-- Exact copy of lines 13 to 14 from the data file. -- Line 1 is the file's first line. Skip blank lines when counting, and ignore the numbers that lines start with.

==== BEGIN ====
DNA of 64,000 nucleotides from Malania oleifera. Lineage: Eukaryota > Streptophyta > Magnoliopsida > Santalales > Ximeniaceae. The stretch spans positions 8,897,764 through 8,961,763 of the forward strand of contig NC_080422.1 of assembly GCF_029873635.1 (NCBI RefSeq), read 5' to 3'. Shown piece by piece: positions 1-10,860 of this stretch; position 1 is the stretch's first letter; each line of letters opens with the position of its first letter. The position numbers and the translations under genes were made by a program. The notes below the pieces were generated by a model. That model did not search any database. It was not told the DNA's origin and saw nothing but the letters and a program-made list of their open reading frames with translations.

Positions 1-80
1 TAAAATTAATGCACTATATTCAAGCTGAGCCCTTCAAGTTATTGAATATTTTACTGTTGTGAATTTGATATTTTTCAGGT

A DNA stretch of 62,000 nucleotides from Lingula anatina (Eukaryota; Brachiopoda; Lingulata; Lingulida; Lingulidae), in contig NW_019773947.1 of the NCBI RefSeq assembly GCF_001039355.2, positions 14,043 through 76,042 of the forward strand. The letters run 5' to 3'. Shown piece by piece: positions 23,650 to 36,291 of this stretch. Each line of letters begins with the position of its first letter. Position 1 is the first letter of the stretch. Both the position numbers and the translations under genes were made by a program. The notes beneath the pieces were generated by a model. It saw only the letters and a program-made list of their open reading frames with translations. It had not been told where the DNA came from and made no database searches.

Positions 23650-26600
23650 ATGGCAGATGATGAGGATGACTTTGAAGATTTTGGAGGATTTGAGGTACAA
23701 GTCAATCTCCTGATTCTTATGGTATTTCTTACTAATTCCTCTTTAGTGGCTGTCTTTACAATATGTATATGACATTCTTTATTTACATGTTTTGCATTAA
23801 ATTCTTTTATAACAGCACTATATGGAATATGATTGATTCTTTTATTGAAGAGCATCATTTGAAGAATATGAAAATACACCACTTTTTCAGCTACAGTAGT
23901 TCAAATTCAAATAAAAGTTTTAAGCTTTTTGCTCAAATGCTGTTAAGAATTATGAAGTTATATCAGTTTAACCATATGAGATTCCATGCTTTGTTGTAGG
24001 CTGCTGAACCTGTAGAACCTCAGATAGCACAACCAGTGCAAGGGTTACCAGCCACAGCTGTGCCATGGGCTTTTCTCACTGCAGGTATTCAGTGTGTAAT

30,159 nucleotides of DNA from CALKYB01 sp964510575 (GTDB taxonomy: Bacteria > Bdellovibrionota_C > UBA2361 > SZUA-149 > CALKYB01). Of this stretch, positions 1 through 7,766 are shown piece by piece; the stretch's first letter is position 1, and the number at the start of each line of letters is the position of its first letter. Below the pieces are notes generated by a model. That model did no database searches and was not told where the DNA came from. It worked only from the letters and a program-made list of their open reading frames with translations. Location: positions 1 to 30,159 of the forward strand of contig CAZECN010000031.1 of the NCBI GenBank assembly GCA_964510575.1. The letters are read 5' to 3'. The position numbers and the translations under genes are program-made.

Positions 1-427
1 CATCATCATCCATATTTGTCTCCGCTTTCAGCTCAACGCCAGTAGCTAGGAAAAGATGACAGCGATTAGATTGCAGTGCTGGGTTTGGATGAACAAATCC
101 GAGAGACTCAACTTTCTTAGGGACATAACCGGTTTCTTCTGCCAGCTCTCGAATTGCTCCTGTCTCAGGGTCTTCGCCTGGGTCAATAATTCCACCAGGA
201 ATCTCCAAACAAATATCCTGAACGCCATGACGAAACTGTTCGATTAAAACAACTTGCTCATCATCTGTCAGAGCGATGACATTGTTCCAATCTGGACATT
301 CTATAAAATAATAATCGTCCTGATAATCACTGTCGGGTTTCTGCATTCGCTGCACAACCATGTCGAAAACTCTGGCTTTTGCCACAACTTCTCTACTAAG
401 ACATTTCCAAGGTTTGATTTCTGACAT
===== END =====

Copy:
1 CATCATCATCCATATTTGTCTCCGCTTTCAGCTCAACGCCAGTAGCTAGGAAAAGATGACAGCGATTAGATTGCAGTGCTGGGTTTGGATGAACAAATCC
101 GAGAGACTCAACTTTCTTAGGGACATAACCGGTTTCTTCTGCCAGCTCTCGAATTGCTCCTGTCTCAGGGTCTTCGCCTGGGTCAATAATTCCACCAGGA